At first blush, the 2016 Volvo XC90 T6 seems as if it couldn't punch its way out of a kiddie car parking lot. Here's this big hunk of a stylish three-row luxury crossover utility vehicle, built by teams of Paul Bunyan workers in Sweden that intimidates onlookers even standing still. It weighs nearly 6,000 pounds -- almost 3 tons.
Then you learn that it is powered by a 2.0-liter four-cylinder engine of a size that not long ago -- and even occasionally now -- was installed in compact economy cars. On top of that, Volvo says it has abandoned all but small engines like this. No more sixes and V8s.
Ah, but this is no ordinary four-banger. It's in the vanguard of an industry that has embraced computer software and advanced technology to deliver smaller but more powerful and economical engines. It's analogous to using sewing machine motors to power 18-wheelers.
Okay, maybe that's a bit much. But consider what motivates the Volvo XC90 T6. It forces gobs of air and fuel into the four cylinders by using both a supercharger and a turbocharger, with direct fuel injection. The supercharger, which is engine driven, gets things going off the line, and the turbo, which runs off of exhaust gases, takes over to enhance horsepower and torque.
The combination boosts the XC90's engine to 316 horsepower with 296 lb.-ft. of torque, or twisting force. It's enough to propel the T6 to 60 mph in 6.1 seconds, with a top speed of 143 mph, while delivering fuel economy of 20/25/22 mpg on the EPA's city/highway/combined cycles. That's according to the manufacturer's specifications and there's little reason to doubt the numbers.
The grunt gets to all four wheels through an eight-speed automatic transmission with a manual shift mode. Curiously, considering that the XC90 T6 sells for premium prices, there are no paddle shifters on the steering wheel. The driver who shifts for himself must use the shift lever.
Likely that's because the Volvo designers believe that few XC90 customers will bother with manual shifting. This is, after all, an opulent luxury vehicle oriented more toward silent running over long distances in comfortable surroundings. Also, the XC90's AWD system is more intended for frozen or muddy driveways than actual off-roading.
Volvo emphasizes that by equipping all the introduction test cars with the XC90's optional air suspension system. It costs $1,800 extra, but delivers a stable compromise between handling and ride control.
The XC90 is available in three T6 trim levels: Momentum at $49,895, R-Design at $53,895, and Inscription at $55,490. The tested XC90 T6 was an Inscription with the air suspension and a load of options that brought the sticker up to $66,705.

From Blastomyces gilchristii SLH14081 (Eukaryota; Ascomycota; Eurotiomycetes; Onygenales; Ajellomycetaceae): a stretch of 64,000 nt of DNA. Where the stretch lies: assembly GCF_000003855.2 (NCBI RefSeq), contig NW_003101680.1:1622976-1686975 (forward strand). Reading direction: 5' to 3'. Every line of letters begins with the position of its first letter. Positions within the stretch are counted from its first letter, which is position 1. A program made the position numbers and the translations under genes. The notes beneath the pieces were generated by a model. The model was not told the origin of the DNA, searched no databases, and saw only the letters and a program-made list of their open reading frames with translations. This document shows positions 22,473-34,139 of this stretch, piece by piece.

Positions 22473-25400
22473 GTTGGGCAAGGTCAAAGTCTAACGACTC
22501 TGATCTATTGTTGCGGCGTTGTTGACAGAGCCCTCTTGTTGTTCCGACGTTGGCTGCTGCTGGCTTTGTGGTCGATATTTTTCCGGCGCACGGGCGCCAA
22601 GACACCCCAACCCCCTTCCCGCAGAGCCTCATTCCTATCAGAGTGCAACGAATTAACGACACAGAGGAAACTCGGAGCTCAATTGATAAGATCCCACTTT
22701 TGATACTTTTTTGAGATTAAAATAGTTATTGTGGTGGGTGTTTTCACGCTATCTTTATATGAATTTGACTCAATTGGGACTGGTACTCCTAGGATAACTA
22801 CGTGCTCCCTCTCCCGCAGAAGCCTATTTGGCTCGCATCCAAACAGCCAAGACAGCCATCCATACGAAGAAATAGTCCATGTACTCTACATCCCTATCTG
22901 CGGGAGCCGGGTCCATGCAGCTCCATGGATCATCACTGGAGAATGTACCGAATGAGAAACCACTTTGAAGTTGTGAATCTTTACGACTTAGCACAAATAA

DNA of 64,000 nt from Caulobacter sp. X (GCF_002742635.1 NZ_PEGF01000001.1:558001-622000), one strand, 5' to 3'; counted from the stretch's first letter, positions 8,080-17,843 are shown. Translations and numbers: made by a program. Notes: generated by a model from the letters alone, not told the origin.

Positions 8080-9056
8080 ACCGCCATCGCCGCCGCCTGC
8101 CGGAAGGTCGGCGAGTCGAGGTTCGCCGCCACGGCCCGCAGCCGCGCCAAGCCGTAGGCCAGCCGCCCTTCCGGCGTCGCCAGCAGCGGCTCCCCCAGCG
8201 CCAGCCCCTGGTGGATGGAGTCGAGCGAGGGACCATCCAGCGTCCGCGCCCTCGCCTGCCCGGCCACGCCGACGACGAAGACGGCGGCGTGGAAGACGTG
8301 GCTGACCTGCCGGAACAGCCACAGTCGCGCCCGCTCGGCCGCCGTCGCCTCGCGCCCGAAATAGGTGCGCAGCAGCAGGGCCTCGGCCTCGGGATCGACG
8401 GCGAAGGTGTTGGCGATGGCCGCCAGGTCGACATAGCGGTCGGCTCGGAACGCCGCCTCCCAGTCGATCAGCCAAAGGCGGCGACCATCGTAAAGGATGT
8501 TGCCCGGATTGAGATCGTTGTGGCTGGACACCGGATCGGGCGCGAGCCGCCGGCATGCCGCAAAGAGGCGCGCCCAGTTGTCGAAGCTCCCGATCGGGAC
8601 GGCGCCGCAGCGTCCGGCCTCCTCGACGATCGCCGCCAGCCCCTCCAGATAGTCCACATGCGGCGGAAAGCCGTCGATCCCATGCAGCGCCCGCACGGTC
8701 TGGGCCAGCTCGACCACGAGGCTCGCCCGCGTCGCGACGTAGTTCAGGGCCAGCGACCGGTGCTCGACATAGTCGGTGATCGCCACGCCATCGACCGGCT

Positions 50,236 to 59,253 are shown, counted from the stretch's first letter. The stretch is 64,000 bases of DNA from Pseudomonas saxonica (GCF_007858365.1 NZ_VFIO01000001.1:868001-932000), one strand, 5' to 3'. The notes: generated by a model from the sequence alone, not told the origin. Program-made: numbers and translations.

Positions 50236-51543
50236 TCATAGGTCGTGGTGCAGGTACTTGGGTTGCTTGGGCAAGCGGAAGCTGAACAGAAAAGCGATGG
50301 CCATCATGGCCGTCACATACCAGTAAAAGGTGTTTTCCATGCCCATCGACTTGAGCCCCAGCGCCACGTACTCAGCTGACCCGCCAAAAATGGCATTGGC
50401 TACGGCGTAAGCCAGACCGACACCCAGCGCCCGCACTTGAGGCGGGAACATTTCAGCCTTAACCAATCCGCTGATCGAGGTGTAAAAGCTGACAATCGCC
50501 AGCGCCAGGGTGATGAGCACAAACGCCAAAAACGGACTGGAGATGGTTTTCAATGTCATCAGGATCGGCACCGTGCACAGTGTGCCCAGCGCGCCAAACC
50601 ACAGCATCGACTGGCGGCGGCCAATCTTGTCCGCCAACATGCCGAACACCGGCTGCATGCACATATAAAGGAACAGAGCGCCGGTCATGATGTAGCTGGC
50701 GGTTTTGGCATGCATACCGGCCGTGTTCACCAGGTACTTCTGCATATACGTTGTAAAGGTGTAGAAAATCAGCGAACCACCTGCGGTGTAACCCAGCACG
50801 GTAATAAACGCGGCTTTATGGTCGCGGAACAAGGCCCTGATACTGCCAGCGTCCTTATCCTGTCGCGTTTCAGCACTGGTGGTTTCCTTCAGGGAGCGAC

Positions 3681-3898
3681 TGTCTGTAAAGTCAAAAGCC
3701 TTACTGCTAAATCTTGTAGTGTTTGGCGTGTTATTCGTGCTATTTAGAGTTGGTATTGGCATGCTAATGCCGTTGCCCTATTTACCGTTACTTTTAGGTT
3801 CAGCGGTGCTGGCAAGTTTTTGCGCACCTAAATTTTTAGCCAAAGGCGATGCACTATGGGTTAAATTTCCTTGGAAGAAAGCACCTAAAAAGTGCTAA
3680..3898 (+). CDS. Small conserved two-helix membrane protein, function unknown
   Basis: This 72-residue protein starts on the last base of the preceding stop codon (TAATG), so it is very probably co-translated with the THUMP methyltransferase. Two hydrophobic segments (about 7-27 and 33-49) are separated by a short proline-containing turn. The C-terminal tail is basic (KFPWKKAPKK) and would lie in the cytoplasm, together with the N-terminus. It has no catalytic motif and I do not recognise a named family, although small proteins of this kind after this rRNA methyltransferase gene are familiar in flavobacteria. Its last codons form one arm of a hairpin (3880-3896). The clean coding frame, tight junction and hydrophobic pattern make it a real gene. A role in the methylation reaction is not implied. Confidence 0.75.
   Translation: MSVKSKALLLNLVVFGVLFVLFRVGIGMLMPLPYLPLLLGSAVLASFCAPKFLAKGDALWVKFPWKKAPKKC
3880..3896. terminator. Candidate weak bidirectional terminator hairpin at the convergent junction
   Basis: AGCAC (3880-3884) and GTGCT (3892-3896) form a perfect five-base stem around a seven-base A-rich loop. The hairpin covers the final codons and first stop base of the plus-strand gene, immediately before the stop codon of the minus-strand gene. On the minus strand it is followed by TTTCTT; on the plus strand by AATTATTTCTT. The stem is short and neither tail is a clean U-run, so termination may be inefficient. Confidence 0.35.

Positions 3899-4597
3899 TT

That might seem a bit stiff -- until you get a look at the XC90's interior, which is awash in quality workmanship, fine natural wood and leather, and fabrics and trim worthy of some of the finest luxury cars.
Standard equipment includes leather upholstery with heated front and second-row seats; power front seat thigh extenders; navigation; a panoramic glass sunroof (it does not open); Bluetooth connectivity, HD and satellite radio; four-zone automatic climate control; 21-inch alloy wheels; and Volvo's Sensus infotainment system with a 9-inch touchscreen.
On the downside, the sunvisors do not slide on their support rods to fully block sun from the side. And the shade for the sunroof is made of a translucent material that resembles cheesecloth and allows bright sunlight inside. I prefer sunshades that are opaque.
The Sensus touchscreen changes menus with the swipe of a finger, eliminating buttons. Volvo said the number of buttons was reduced from 30 in the average vehicle to just eight buttons on the XC90.
Later in the model year Volvo plans to introduce the $66,000-plus XC90 T8, described as the world's first seven-passenger plug-in hybrid vehicle. It features gasoline/electric power for the front wheels and an electric motor for the rears, for a total of 400 horsepower and 472 lb.-ft. torque.
The company says the T8 will be able to run up to 17 miles on electric power, achieve up to 59 mpg, and accelerate to 60 mph in 5.8 seconds.
With the new T6 and T8, Volvo becomes a solid contender in a luxury crossover field that includes the Acura MDX, Audi Q7, BMW X5, Infiniti QX60 and Mercedes-Benz ML.
Copyright © 2015 Motor Matters
Hundreds of one owner, off-lease cars, trucks & SUVs with low mileage at a great price!